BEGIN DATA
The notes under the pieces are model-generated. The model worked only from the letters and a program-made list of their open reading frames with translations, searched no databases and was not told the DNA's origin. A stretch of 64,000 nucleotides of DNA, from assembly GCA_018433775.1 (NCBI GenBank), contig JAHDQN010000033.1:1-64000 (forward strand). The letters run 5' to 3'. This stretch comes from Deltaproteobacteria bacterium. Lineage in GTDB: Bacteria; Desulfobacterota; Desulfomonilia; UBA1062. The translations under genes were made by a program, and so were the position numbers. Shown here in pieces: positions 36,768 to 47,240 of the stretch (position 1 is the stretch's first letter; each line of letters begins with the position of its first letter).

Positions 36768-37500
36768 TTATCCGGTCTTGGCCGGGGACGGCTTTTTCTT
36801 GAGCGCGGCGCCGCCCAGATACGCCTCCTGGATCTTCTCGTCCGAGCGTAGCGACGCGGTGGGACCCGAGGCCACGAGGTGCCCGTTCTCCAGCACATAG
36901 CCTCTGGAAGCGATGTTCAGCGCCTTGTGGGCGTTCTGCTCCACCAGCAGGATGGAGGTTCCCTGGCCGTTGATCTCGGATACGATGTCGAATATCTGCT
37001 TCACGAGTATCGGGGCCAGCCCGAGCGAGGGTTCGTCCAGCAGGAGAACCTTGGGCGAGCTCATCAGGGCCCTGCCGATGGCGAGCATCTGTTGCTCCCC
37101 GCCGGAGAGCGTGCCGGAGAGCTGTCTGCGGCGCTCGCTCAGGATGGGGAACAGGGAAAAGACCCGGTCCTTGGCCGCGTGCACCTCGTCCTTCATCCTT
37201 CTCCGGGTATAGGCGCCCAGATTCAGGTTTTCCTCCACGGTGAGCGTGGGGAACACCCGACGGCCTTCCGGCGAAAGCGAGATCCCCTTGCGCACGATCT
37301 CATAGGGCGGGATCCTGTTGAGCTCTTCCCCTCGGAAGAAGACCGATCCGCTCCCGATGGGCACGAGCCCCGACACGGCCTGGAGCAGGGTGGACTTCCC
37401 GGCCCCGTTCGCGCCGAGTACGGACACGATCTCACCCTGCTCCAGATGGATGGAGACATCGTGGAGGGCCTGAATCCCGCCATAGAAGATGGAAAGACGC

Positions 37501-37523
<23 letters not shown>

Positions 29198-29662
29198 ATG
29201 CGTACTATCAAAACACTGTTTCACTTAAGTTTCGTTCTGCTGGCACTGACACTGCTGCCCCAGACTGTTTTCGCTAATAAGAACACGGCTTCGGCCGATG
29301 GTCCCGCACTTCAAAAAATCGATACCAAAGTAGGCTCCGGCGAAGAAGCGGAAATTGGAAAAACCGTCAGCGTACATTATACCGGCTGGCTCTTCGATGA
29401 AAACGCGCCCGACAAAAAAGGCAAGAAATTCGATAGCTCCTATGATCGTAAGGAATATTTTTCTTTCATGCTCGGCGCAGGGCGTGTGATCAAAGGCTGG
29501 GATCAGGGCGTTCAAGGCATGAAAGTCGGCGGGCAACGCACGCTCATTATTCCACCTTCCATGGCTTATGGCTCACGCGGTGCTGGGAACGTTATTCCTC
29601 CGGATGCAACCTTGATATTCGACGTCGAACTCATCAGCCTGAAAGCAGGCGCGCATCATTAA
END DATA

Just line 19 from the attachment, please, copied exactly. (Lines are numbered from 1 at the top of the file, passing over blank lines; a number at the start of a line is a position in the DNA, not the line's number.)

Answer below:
29601 CGGATGCAACCTTGATATTCGACGTCGAACTCATCAGCCTGAAAGCAGGCGCGCATCATTAA